Anachronistic in a bad way means that even in the first Grey Box the tentacle sex creep beardo who writes the stuff (I tried to read one of Greenwood's books once...) includes stuff that makes little sense, like the FR has printing presses, but it's cultural system is more like ancient city states then any place where the printed word and mass literacy would be a thing. This is frustrating because you lose all the fascinating crap about pre-modern life (Someone needs to write fantasy cities that have a medieval approach to building materials and urbanism - guess what the city kills people fast, burns down a lot, and construction is super super expensive because it's all stone and timber dressed by hand and architectural fasteners have to be hand forged)for a modicum of familiarity.

      Arcane Positivism is the tendency (something really common in later TSR) to make magic a stand in for technology and adapt 20th century American views about technology to magical items. Like the magic carpet taxi service in B10 or villages lit by magical glowsticks. How did FR's get this way, how was the religiosity that characterized ancient society set aside in favor of the scientific/arcane method. How does feudalism even exist in this sort of society where not just widespread literacy but wide spread ability to shoot magic lasers exists - Also the FR gods are also real, and capable of worldly interference, how do they feel about people not spending every waking moment in praise in exchange for not dying of diseases? How do they feel about wizards waltzing about and fiddling with the way they made the universe - ending plagues, lighting the night, etc. Magic is so much better if it's freaking weird, terrifying and extracts a price ... but if it isn't that's gotta be explained. Magic light bulbs and refrigerators are one thing, but why isn't FR filled with trees that grow sheep and entire towns of people geased to make a wizard rich?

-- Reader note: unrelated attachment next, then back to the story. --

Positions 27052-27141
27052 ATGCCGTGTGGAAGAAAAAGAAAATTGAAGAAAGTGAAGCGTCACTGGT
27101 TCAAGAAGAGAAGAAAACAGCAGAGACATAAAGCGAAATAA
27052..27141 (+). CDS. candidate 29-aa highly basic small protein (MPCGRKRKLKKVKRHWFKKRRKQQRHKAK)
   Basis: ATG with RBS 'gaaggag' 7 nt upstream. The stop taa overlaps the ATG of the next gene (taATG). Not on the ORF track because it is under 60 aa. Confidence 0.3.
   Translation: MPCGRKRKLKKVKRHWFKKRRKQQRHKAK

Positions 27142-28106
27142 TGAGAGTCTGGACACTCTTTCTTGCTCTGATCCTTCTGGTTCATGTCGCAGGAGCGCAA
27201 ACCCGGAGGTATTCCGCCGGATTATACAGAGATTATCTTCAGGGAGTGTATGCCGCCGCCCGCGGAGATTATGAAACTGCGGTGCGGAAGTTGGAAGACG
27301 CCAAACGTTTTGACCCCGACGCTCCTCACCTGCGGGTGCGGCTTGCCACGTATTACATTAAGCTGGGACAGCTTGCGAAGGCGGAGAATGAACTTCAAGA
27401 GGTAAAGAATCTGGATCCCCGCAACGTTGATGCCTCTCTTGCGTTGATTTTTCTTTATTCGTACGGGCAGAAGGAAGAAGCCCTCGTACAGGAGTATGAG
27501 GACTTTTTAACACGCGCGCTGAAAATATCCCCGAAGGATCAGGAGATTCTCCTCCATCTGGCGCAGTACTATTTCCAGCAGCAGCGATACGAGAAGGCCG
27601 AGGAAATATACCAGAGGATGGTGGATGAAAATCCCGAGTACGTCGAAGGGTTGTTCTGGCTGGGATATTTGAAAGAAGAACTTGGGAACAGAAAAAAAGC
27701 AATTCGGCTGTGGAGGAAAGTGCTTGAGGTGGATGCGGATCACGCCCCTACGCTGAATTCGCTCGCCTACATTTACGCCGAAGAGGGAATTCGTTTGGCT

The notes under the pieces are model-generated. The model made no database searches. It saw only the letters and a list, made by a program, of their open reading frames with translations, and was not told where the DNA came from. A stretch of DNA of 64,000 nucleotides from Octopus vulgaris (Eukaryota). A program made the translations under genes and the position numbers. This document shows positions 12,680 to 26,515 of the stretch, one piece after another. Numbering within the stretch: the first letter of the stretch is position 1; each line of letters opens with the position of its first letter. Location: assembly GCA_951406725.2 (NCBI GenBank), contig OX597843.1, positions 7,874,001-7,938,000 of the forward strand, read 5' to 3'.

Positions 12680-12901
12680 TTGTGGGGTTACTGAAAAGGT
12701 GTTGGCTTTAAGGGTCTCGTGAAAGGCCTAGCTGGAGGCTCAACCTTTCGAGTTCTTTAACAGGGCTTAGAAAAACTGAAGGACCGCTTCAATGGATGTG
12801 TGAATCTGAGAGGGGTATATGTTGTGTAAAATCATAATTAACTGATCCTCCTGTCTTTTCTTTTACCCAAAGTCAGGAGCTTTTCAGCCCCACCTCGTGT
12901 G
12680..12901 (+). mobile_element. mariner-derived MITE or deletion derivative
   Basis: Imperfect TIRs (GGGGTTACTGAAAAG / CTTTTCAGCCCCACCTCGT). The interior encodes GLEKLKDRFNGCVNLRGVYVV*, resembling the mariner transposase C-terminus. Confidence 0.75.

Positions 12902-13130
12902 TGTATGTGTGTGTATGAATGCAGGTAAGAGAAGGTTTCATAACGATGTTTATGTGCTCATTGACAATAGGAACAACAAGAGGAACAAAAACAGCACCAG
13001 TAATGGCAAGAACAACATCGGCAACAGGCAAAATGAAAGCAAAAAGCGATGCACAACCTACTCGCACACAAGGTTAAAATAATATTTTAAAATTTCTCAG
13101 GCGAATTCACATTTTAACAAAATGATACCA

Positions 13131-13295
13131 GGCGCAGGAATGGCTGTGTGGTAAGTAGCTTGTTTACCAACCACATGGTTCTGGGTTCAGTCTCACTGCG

FR is literally the lowest common denominator of fantasy settings. I hates it.

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    2. @ GusL:

      I appreciate your POV immensely.

      I don’t suppose you’re familiar with David Chandler’s “Ancient Blades” trilogy? I find his version of the “medieval fantasy” setting very informative. It’s like a B/X version of Warhammer’s “Auld World.”
      : )

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    3. I have not, I just finished Joe Abercrombie's current grim fantasy - and while I've enjoyed his world building in the past it's clumsy in this one - rapid and inconsistent industrialization. I have been reading the Malazan books for sometime, rather slowly, and note that they handle EPIC Fantasy fairly well - though because they are the stories of gods and ancient forces battling across continents they tend to be very short of material culture. I think it works for fantasy of an Epic nature, but if you're doing even standard heroic fantasy the questions of locations and stuff will need to be a lot more detailed for solid world building because the scale is more individual.

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  5. Basically by old becmi or bx rules all of the FR would be categorized as borderlands and wilderness with no settled lands with random large cities interspersed without any large hinterlands. This fits the feel of both the novels and video game. FR is a very "points of light"/on the edge of the borderlands setting based on the fiction.